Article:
Enhancing regional cooperation in infrastructure development including that related to disaster management

Enhancing regional cooperation in infrastructure development including that related to disaster management

Monday, May 1, 2006

The crucial role of regional cooperation in meeting the future infrastructure requirements of Asian and Pacific countries cannot be overstated. The need for cooperation in the areas of infrastructure creation, maintenance and utilization is well recognized. On the financing side, research reveals that the region will need to find at least $228 billion per year to pay for the infrastructure it plans to build and maintain between 2006 and 2010. Furthermore, assuming a business-as-usual scenario on the availability of assured finances, a gap as large as $180 billion per year between requirement and availability is within the realm of possibility. To bridge the gap, Asian and Pacific countries need to find innovative ways to mobilize finances for infrastructure investment urgently and regional cooperation could be a vehicle for identifying and operationalizing the appropriate instruments and institutions. The conclusion in this study is that status quo might not be able to generate sufficient funding to meet the region’s infrastructure needs.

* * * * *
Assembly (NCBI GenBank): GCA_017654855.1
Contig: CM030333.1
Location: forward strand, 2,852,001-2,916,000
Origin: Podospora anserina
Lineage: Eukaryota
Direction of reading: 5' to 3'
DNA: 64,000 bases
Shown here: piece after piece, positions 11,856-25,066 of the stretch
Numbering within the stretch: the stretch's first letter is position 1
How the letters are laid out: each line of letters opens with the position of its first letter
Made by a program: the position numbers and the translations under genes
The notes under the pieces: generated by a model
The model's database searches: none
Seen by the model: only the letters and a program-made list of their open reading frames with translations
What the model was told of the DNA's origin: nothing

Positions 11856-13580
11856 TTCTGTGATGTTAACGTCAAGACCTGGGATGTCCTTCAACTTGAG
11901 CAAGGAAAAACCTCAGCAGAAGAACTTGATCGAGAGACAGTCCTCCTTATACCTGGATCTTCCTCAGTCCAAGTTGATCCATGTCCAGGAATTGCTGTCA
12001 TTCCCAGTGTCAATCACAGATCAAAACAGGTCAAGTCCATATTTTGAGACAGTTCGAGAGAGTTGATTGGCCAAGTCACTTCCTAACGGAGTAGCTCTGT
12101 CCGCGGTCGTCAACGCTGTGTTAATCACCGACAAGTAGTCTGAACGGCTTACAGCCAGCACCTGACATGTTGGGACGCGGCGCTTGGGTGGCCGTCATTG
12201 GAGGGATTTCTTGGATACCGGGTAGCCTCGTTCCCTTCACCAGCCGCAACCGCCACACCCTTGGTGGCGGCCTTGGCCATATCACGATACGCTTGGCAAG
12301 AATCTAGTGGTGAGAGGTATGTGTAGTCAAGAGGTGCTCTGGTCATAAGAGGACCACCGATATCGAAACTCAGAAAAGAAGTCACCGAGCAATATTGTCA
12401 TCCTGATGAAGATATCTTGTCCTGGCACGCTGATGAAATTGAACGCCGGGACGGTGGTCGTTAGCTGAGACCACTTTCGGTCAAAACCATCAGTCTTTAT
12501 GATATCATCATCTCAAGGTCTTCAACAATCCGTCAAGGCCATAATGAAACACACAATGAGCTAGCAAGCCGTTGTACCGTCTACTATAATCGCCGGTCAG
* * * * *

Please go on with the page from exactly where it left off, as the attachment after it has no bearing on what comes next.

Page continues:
For Asian and Pacific countries, the urgency of deciding on a course of action is commensurate with the critical role of infrastructure in people’s daily lives and the economic outlook of the region. Adequate infrastructure in the four key sectors of transport, telecommunications, energy and water considered in this study is a prerequisite for opening up access to global trade and investment flows, increasing the competitiveness of production and services and thus sustaining the region’s economic growth.

Infrastructure, at the same time, makes growth more inclusive. It unlocks the resources and potential of remote areas and small or landlocked countries and distributes the benefits of growth, enabling the delivery of health, education and other services. Infrastructure is therefore a crucial facilitator of the region’s efforts to reduce poverty and achieve the Millennium Development Goals.